Take the 2-minute tour ×
Stack Overflow is a question and answer site for professional and enthusiast programmers. It's 100% free, no registration required.

Lately I have been doing a security pass on a PHP application and I've already found and fixed one XSS vulnerability (both in validating input and encoding the output).

How can I query the database to make sure there isn't any malicious data still residing in it? The fields in question should be text with allowable symbols (-, #, spaces) but shouldn't have any special html characters (<, ", ', >, etc).

I assume I should use regular expressions in the query; does anyone have prebuilt regexes especially for this purpose?

share|improve this question
Relevant? stackoverflow.com/questions/457701/… –  magma Apr 25 '11 at 19:26

2 Answers 2

up vote 2 down vote accepted

If you only care about non-alphanumerics and it's SQL Server you can use:

FROM MyTable
WHERE MyField LIKE '%[^a-z0-9]%'

This will show you any row where MyField has anything except a-z and 0-9.


Updated pattern would be: LIKE '%[^a-z0-9!-# ]%' ESCAPE '!'

I had to add the ESCAPE char since you want to allow dashes -.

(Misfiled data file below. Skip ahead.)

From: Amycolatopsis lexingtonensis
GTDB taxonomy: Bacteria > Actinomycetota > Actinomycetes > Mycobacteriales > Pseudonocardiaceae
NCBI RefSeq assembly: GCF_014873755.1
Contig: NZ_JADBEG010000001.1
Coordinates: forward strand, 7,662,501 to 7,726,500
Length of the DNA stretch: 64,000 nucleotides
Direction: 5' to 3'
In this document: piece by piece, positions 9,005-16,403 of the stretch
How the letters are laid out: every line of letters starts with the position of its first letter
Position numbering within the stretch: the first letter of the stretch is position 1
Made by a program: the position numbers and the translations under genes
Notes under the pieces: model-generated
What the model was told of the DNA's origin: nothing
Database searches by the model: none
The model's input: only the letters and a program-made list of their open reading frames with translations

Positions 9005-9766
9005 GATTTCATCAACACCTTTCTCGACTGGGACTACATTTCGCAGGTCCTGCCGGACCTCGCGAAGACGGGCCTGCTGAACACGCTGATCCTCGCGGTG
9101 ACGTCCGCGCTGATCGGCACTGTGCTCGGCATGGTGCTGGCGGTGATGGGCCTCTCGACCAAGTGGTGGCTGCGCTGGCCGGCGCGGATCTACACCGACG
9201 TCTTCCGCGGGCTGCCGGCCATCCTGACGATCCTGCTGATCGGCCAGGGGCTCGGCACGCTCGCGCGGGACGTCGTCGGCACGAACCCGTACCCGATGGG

share|improve this answer
+1: I thought i new sql server pretty well, i did not realise it support this basic regex like functionality, other than with funky functions! –  Paul Creasey Apr 25 '11 at 19:36
@Paul - it's limited to set based matches/exclusions, but it's handy sometimes! –  JNK Apr 25 '11 at 19:39
Helpful start but I updated the question when I realized that some special characters are still allowed. –  DShook Apr 25 '11 at 19:41
@Dshook - just add those inside the brackets. I'll update my answer. –  JNK Apr 25 '11 at 19:44
ah, it was the escape clause that was tripping me up. –  DShook Apr 25 '11 at 19:51

For the same reason that you shouldn't be validating input against a black-list (i.e. list of illegal characters), I'd try to avoid doing the same in your search. I'm commenting without knowing the intent of the fields holding the data (i.e. name, address, "about me", etc.), but my suggestion would be to construct your query to identify what you do want in your database then identify the exceptions.

Reason being there are just simply so many different character patterns used in XSS. Take a look at the XSS Cheat Sheet and you'll start to get an idea. Particularly when you get into character encoding, just looking for things like angle brackets and quotes is not going to get you too far.

share|improve this answer

Your Answer


By posting your answer, you agree to the privacy policy and terms of service.

Not the answer you're looking for? Browse other questions tagged or ask your own question.